When Ricardo Esparza became principal of Granger High School in South Central Washington state nine years ago, he walked into an environment where gangs roamed the halls, fights were common and academic performance was less than impressive.
“We had a 30 percent graduation rate about five or six years ago and 20 percent passing in reading (on the Washington Assessment of Student Learning) and 8 percent in writing,” Esparza said. “It (the school) was definitely demoralized.”
In the past three years, academic and social improvements made at Granger have started to take root. In 2007, the school — which is about 86 percent Latino, with 92 percent of students enrolled in the federal free- and reduced-price lunch program — posted a 90 percent graduation rate, Esparza said.
Asked to grade his school today in terms of academic rigor and student support, Nick Guerra, a junior at Granger, gave it a “B+” noting that “We’ve come a long ways. We’ve probably been an “F” at one time, but we’ve shown a lot of progress over the years.”
Granger was one of several schools across the country with high-minority and high-poverty enrollments that have been labeled a success because of factors highlighted recently during a three-day conference on high school equity held in Washington, D.C.
About 40 Latino local and state elected and appointed officials from states such as Arizona, Maryland, New York and Michigan attended the conference, sponsored by the National Association of Latino Elected and Appointed Officials Educational Fund, also known as NALEO.
Conference attendees heard Esparza, Guerra and fellow Granger student Lee Sekaquaptewa talk about educational programs and approaches that work, as well as about what students need from their high schools.
The conference is part of a larger national campaign to promote educational equality in American high schools. It represents a historic collaboration among several minority-focused organizations, including the NAACP, the National Council of La Raza and the National Urban League, to educate legislators and citizens in addressing the poor instructional quality and low student achievement of minority and low-income students in the nation’s high schools.
Conference participants created strategies to improve educational outcomes in their localities and received expert advice on communicating the urgency of the issue “to their constituents and their community, to get them to be mobilized,” said Eric Wagner, media manager for NALEO.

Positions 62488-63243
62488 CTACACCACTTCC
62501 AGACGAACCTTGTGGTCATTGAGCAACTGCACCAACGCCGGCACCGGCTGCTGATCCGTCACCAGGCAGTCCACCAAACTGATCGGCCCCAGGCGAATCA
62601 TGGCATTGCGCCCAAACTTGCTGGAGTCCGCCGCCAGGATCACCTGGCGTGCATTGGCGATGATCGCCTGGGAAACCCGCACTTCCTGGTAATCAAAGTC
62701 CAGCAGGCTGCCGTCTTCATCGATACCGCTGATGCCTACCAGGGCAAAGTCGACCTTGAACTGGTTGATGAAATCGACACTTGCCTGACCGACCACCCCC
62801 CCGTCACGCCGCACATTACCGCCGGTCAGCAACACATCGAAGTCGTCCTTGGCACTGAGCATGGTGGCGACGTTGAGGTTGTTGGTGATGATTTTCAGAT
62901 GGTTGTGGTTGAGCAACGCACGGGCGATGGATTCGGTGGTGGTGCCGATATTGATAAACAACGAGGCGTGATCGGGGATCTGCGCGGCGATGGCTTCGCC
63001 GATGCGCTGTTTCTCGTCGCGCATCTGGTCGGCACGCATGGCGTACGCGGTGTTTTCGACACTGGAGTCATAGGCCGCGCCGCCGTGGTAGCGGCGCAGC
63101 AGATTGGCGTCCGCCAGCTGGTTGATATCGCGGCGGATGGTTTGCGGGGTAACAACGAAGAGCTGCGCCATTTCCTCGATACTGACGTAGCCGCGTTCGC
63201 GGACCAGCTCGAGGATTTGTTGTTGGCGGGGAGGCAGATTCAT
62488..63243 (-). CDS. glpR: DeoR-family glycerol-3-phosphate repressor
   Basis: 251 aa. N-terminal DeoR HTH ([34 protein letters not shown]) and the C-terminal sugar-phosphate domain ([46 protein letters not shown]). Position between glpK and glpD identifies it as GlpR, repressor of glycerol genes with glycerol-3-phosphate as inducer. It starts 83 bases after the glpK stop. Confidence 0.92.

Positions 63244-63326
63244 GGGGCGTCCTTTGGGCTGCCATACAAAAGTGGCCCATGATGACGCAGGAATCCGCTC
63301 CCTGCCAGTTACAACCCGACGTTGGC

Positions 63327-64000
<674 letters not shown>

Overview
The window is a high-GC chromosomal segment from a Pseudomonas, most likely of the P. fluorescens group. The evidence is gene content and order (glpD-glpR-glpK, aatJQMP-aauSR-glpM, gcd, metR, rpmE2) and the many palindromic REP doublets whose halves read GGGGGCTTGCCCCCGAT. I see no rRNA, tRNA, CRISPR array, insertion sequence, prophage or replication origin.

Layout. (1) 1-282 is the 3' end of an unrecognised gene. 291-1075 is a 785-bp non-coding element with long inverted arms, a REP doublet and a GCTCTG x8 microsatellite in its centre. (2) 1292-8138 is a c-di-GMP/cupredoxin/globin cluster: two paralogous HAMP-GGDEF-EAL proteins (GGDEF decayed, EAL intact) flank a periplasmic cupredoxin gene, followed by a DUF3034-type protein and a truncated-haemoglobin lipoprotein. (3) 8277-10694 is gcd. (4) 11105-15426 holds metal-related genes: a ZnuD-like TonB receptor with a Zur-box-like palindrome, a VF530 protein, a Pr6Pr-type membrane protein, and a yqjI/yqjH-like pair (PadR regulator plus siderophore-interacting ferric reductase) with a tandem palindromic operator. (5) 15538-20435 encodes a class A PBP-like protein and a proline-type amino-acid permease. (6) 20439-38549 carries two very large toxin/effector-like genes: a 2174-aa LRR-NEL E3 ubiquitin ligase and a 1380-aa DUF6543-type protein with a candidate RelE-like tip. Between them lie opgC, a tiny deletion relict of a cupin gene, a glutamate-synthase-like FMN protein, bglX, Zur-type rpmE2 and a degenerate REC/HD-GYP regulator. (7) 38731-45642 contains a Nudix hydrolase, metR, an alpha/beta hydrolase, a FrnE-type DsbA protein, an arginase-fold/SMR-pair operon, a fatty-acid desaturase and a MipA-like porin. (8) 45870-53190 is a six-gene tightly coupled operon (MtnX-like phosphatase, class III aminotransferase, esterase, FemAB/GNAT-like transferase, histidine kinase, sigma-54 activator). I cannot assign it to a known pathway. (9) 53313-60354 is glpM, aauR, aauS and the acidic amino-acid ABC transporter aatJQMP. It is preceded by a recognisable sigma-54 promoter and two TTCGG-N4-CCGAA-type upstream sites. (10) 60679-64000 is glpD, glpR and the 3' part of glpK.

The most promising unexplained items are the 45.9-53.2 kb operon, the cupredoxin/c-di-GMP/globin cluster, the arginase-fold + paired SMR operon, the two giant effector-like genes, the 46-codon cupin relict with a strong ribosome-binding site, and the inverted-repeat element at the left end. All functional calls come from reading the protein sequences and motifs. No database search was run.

The campaign reflects the reality that various minority groups in this country “all have common needs, we all have common goals and this has to be done for all of our students,” Wagner said.
Kati Haycock, president of The Education Trust, a non-profit organization that promotes high academic standards for low-come and minority students, outlined at the conference the many disparities in funding, teacher quality, student expectations and graduation rates that exist between high-income, low-minority schools and their low-income, predominately minority counterparts.
The most recent data from the organization shows that an average gap of $938 in funding per student exists between high-poverty and low-poverty school districts, while high-minority school districts receive about $877 less per student than low-minority ones.
Haycock pointed out that poor Latino, Black and American Indian students are less likely to be taught by qualified teachers, less likely to be enrolled in a college-preparatory curriculum and more likely to receive assignments that pacify, rather than stimulate them intellectually.
“Kids who have three strong teachers in a row will soar,” Haycock said. “Kids who have three weak teachers in a row never recover.”
The most powerful actions that so-called “good schools” take to benefit their minority students who come from high-poverty neighborhoods involve attracting the best teachers, placing them in classrooms where students need the most help and “chasing out the teachers who are not good enough for their kids,” Haycock said.
Good schools also:
*Focus on their students’ potential to learn, rather than their socio-economic status;
*Provide their teachers with clear goals for instruction and a strong curriculum to meet them;
*Assess students regularly and intervene quickly to tackle academic problems; and
*Set high expectations for their students, which includes enrolling all of them in advanced courses and preparing everyone for college and employment
Sekaquaptewa, a junior at Granger, credited the school’s mentoring, academic advising services and the efforts of lead counselor, Greg Herrera, in helping him stay on track to become a high school band teacher.
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